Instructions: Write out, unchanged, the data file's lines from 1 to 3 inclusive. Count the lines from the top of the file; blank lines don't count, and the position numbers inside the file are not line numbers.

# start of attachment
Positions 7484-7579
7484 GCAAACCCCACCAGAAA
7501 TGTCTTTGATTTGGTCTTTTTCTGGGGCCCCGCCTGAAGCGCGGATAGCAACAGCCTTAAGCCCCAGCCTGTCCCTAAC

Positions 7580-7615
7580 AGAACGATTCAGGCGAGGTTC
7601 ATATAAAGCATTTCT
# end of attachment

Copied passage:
Positions 7484-7579
7484 GCAAACCCCACCAGAAA
7501 TGTCTTTGATTTGGTCTTTTTCTGGGGCCCCGCCTGAAGCGCGGATAGCAACAGCCTTAAGCCCCAGCCTGTCCCTAAC